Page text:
A longtime School District employee and member of Superintendent James A. Williams' cabinet was chosen Wednesday as his interim replacement.
The Buffalo Board of Education voted 7-0 to appoint Amber Dixon. Florence Johnson, a member at large, and Sharon Belton-Cottman, who represents the Ferry District, abstained.
The expected announcement followed a surprise offer by the Buffalo Teachers Federation to cover half of the $5.8 million needed to bring back 117 teachers laid off earlier this month.
The offer, presented by Philip Rumore, the union's president, would relieve the district of paying $2.9 million of the amount the union would collect if it triumphs in a federal court suit over a previous wage freeze.
The district has set aside about $55 million in case it comes out on the losing end.
The board had no immediate comment on the offer and set a special meeting for 12:30 p.m. Friday to consider that and other ideas as it tries to resolve the status of the laid-off teachers.
Dixon's temporary appointment will take effect after Williams marks his last day Sept. 15. She was chosen after being interviewed by the board in executive session. Associate Superintendent Will Keresztes also interviewed her.
"I'm humbled by your confidence and look forward to working with all the elements of the community," Dixon said to the board, moments after being chosen. "I promise I will give you every effort I can. Thank you for your confidence, and I accept the challenge."
Dixon, who has been executive director of evaluation, accountability and project initiatives, began her district career as a math teacher at School 4. After teaching for 10 years, she held a number of administrative jobs on a path that led to becoming one of the district's highest-ranking officials.
Dixon received three promotions under Williams. Sources described her as a consensus builder, soft-spoken and approachable, as well as someone who keeps a low profile -- qualities that all contrast sharply with the legacy Williams is leaving.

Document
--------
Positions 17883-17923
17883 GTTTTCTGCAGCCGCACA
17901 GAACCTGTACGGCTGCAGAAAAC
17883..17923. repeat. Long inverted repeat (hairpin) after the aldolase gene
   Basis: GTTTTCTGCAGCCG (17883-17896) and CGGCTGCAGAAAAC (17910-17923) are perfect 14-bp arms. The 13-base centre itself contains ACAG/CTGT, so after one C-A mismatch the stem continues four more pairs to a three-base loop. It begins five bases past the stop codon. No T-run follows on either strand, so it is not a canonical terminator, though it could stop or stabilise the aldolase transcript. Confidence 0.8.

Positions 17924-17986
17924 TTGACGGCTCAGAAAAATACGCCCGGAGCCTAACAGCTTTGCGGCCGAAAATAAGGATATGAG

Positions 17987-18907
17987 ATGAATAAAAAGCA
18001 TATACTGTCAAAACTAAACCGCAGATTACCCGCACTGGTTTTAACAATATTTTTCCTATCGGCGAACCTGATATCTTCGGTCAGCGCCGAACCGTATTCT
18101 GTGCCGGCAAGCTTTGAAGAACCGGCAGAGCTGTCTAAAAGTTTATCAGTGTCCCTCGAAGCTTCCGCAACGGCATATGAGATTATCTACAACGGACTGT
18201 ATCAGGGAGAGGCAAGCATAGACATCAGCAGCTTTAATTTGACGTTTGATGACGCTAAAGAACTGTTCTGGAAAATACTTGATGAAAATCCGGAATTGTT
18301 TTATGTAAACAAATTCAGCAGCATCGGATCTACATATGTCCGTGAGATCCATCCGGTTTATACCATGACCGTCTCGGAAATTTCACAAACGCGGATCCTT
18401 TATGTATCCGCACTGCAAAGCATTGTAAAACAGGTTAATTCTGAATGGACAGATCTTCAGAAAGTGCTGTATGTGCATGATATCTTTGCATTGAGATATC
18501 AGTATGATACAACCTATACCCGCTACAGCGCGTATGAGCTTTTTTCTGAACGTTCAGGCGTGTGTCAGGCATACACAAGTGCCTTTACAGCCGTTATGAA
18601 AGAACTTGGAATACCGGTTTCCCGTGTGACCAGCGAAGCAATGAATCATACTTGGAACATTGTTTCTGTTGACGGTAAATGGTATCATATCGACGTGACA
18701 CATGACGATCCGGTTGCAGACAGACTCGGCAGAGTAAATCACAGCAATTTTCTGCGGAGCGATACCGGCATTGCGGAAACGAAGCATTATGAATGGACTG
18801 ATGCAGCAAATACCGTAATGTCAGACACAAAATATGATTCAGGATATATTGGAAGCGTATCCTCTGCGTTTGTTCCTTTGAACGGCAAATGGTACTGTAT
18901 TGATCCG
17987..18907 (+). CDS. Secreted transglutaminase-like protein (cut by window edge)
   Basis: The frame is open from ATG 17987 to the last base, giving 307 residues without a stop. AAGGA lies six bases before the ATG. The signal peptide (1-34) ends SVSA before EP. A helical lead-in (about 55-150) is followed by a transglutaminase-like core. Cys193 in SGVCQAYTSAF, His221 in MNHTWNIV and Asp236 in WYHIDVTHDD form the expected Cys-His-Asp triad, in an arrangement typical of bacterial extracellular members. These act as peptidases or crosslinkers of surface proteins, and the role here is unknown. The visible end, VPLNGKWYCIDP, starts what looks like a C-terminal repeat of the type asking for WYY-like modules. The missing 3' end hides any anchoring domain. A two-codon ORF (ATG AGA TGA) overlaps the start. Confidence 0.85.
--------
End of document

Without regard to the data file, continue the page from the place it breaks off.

The Buffalo native graduated from Holy Angels Academy and earned a bachelor's degree in elementary education at Medaille College and a master's in math education from the University at Buffalo.
Rumore, who has frequently clashed with Williams, said the union's offer was being extended in the hope that the teachers union could get a fresh start with the district with Williams' departure.
"We're doing this because we're going to have a new superintendent, and I think it's time that we start a whole new era of good will and working together. And these teachers are important to the kids. We've met them halfway, and it's a win-win situation," Rumore said.
The teacher union's offer was made with stipulations.
They include returning the laid-off teachers to their previous teaching positions, restoring 11 attendance teachers and agreeing not to lay off teachers during the upcoming school year. Other issues involve arbitration, seniority issues at Pfc. William J. Grabiarz School 79 and regular meetings between the board and the union.
James Moses, one of six faculty members laid off at City Honors, had hoped, in vain, for good news from Wednesday's proceedings -- most of which, for the first three hours, were held in executive session behind closed doors.
"I love my job," said Moses, who teaches International Baccalaureate world literature and ninth-grade English. "I wake up every morning and love getting out of bed to do what I do every day. It's more than a job, it's my career, and it's a passion for what I do."